BUSH AND THE PAKISTANIS….Last month, John Judis, Spencer Ackerman and Massoud Ansari wrote a story in The New Republic saying that American officials were pressuring Pakistan to announce the capture of an important al-Qaeda figure during the Democratic convention. Sure enough, on the last day of the convention, Pakistan’s interior minister, Faisal Saleh Hayyat, announced the capture of the terrorist who is #22 on the FBI’s most wanted list.

Was this evidence of manipulation, or just a coincidence? Judis, Ackerman and Ansari vote for “manipulation”:

A proud Hayyat dubbed the arrest “another crowning success of Pakistan’s security apparatus in the fight against terrorism.” But it is doubtful Hayyat was really addressing his fellow Pakistanis: He made the announcement at midnight. More likely, his intended audience was half a world away–in the United States, where, in the middle of the afternoon, John Kerry was preparing to deliver his nomination speech to the Democratic National Convention.

….Though there is no policy governing how long to keep such arrests secret, standard intelligence practices dictate that the capture should not have been made public until investigators had finished with Ghailani (and the laptop and computer disks he had been captured with). Indeed, Ghailani may still talk, but some current and former American officials fear that, by broadcasting his name around the world, the Pakistanis have reduced the value of the intelligence that interrogators can extract from him.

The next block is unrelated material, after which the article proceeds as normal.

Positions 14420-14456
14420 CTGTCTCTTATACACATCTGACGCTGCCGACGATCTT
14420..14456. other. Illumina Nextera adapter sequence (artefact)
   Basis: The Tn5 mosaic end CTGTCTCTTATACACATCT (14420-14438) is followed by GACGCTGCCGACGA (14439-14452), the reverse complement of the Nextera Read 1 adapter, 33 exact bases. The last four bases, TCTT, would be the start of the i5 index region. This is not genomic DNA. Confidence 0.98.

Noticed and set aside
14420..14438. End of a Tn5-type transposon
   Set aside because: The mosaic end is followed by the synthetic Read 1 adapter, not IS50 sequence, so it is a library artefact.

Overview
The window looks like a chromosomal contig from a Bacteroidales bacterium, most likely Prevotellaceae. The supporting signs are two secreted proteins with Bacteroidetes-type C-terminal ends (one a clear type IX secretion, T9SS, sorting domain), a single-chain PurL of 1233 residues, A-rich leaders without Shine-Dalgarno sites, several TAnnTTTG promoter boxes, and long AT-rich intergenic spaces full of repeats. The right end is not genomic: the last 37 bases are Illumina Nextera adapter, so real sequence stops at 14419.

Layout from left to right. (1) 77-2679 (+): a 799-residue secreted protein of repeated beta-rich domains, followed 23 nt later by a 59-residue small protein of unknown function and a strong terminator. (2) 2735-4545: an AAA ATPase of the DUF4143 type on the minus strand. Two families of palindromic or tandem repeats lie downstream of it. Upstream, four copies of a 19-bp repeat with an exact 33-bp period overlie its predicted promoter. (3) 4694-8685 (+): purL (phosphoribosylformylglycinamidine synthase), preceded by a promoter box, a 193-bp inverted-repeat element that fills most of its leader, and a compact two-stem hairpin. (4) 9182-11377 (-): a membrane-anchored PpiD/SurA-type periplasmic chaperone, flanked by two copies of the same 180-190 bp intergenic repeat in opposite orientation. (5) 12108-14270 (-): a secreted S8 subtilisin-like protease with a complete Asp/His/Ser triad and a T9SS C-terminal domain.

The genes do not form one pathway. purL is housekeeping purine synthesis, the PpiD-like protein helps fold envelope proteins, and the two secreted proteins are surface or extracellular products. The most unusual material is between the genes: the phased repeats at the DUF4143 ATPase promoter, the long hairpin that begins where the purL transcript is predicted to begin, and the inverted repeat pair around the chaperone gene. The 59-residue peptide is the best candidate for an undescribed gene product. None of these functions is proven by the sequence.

“Now, anything that he was involved in is being shredded, burned, and thrown in a river,” a senior counterterrorism official told the Los Angeles Times. “We have to assume anyone affiliated with this guy is on the run … when, usually, we can get great stuff as long as we can keep it quiet.” Adds former CIA operative Robert Baer: “It makes no sense to make the announcement then. Presumably, everything [Al Qaeda] does is compartmented. By announcing to everybody in the world that we have this guy, and he is talking, you have to assume that you shoot tactics. To keep these guys off-balance, a lot of this stuff should be kept in secret. You get no benefit from announcing an arrest like this. You always want to get these guys when they are on vacation, when they are not expecting you.”

Of course, this isn’t conclusive. It might still be a coincidence. Interior ministers give midnight press conferences all the time, right?

And First Ladies routinely visit buildings that were the focus of alarming terrorist threats just hours before, don’t they? (Ken Layne, back from whatever the hell he’s been doing for the past year, has a very nice screed about this.)

At worst, the Bush administration is deliberately manipulating intelligence to scare everyone into voting for him. At best, the intelligence is real but the Bushies are doing everything in their power to hype it for partisan purposes. In the end, though, it probably doesn’t really matter which, since in either case it’s obvious that Bush treats national intelligence and the wider war on terror as little more than cynical campaign tools. The country would be a lot better off with a president who takes this stuff seriously.